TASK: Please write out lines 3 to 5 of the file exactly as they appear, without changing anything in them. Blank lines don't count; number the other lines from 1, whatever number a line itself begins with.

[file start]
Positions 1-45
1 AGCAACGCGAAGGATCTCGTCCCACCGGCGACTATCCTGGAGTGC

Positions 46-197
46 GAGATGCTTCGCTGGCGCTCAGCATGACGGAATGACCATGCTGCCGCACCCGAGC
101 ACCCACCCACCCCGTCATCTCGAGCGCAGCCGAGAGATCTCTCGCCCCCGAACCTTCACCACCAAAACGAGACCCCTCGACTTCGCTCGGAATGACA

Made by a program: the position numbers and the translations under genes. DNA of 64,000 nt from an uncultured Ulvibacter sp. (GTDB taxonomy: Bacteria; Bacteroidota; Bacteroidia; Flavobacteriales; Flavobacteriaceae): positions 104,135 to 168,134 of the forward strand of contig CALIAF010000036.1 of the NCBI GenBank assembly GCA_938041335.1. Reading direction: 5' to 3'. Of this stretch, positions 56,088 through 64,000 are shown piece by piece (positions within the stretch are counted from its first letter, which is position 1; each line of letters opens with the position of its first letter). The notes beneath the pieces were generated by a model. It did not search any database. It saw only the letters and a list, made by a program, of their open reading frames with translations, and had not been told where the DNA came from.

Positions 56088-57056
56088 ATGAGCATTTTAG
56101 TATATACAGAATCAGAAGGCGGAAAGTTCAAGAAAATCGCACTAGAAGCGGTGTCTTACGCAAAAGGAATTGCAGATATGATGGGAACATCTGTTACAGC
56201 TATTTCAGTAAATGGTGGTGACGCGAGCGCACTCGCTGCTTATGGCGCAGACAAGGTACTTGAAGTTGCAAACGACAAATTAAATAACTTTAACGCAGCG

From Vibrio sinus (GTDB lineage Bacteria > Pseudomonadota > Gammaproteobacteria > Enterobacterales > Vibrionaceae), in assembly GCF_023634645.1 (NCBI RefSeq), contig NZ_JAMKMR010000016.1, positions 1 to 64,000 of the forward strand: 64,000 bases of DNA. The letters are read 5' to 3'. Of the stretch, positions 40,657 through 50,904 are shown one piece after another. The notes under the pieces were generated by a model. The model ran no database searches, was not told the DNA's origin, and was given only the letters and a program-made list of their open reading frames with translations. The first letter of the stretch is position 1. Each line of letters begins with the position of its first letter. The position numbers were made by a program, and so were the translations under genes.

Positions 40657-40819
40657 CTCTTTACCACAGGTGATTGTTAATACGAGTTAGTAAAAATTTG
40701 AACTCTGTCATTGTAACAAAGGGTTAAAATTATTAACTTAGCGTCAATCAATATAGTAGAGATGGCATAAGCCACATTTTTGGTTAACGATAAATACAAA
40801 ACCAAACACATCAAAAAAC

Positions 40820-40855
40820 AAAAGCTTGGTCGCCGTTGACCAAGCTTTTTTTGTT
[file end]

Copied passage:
Positions 46-197
46 GAGATGCTTCGCTGGCGCTCAGCATGACGGAATGACCATGCTGCCGCACCCGAGC
101 ACCCACCCACCCCGTCATCTCGAGCGCAGCCGAGAGATCTCTCGCCCCCGAACCTTCACCACCAAAACGAGACCCCTCGACTTCGCTCGGAATGACA